Academic journal article Social Work

Conation: A Missing Link in the Strengths Perspective

Academic journal article Social Work

Conation: A Missing Link in the Strengths Perspective

Article excerpt

In 1984, Karen E. Gerdes was a newly graduated MSW and a wide-eyed Peace Corps volunteer living in a land-filled barrio on Manila Bay in the Philippines. In the following block of text, she describes an experience that profoundly influenced her thinking about the ways that individuals approach challenges in their world.

   I was walking home one day when I spotted a
   10-year-old boy sitting alone in a nipa hut. He
   was emaciated, sitting in his own urine, and too
   weak to swat the flies from his face. Inquiries
   revealed that his name was Ernesto and that he
   lived alone with his grandmother. His grandmother
   was overwhelmed and needed someone
   to take over the care of Ernesto. No one knew
   why he was in such poor condition or why he
   had failed to thrive since about age six. I had
   Ernesto evaluated by local doctors, who believed
   he might be suffering from muscular dystrophy.
   They felt there was nothing they could do for
   him and sent him home. I brought Ernesto's case
   to the attention of some fellow Peace Corps
   volunteers and local Filipinos. One volunteer
   suggested I try to find materials to build Ernesto
   a wheelchair and make some adjustments to his
   nipa hut to improve his maneuverability. Another
   recommended that I interview everyone
   who knew Ernesto (to get a more complete
   biopsychosocial history), and then research treatments
   for muscular dystrophy. The local midwife
   recommended creating a feeding schedule for
   Ernesto's grandmother to follow as well as a
   regular exercise and muscle-stretching routine.
   None of these options appealed to me, and the
   grandmother had already stated she could not
   continue to care for him. The recommendations
   of my fellow volunteers, while sound, seemed
   frustratingly slow. I remembered hearing about
   a nun in Manila who took in disabled children,
   so with Ernesto's grandmother's permission, I
   took him to her facility. Without calling ahead
   or making an appointment, I headed off with
   Ernesto and a neighbor who helped me to
   carry him. In the end, this proved to be a useful
   course of action. The nun accepted Ernesto into
   a beautiful residential facility she operated for
   children with disabilities. His health improved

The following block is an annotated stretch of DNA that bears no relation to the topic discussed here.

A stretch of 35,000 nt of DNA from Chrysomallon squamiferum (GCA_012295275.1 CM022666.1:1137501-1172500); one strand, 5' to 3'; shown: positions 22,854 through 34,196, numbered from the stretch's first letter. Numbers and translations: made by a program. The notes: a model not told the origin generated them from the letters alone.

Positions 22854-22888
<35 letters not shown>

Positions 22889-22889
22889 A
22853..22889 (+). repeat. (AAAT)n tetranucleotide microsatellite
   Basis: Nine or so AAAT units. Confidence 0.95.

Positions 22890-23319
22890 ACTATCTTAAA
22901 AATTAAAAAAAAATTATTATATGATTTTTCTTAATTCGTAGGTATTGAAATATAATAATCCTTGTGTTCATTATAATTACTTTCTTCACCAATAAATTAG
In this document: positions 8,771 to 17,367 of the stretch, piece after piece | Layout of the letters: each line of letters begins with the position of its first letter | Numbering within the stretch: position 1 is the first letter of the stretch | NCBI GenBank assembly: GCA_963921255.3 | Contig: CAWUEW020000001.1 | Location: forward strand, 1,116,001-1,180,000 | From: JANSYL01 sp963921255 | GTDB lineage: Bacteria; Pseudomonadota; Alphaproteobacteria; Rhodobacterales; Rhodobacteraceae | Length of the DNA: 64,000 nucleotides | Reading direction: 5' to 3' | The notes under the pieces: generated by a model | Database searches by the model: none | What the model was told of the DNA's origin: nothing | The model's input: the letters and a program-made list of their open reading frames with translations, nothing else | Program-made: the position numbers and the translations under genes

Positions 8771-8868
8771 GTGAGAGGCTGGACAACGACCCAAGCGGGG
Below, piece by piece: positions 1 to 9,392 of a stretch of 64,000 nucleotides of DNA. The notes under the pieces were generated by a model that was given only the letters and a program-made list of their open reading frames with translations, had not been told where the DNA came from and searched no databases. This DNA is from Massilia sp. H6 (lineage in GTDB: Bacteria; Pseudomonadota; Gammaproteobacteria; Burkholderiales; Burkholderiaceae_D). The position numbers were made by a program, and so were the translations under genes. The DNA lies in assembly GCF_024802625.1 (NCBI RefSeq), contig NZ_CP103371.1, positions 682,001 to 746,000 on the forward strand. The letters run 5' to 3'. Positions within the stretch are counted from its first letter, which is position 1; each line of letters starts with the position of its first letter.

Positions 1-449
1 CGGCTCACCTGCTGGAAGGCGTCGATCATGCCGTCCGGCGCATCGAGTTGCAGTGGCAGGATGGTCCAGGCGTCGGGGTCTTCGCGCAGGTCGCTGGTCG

and his quality of life was significantly better,
   although as predicted, several years later he died
   from complications of his muscular dystrophy.
   What struck me about this experience was the
   difference between the way I reacted to Ernesto's
   situation and the reactions of my friends. Any
   of our approaches would probably have helped
   the boy, but they were very different. I wondered
   why. With the exception of the local midwife, we
   had similar backgrounds and similar education.
   We all had the same objective, yet our responses
   to the problem were quite different. The individual
   differences seemed shaped by something
   other than intelligence, training, emotion, or
   learned response. We simply tackled the problem
   in very different ways. Yet even at the time we
   discussed this problem, I sensed that being able
   to describe and usefully leverage our differences
   would have made us more effective as a team and
   more helpful to all the people we were serving.
   I would not fully understand these differences
   until decades later when I began to study the
   concept of conation, the individual's natural and
   preferred mode of action when approaching a
   challenge.

Without a clear understanding of the conative aspect of behavior, social workers limit their ability to understand clients' and their own behavior and are unable to use a significant source of client strength. In this article, we describe conation--a group of differing but equally valuable modes of action possessed by all humans. We then discuss how knowledge about conative abilities can be practically applied in strengths-based social work practice. …

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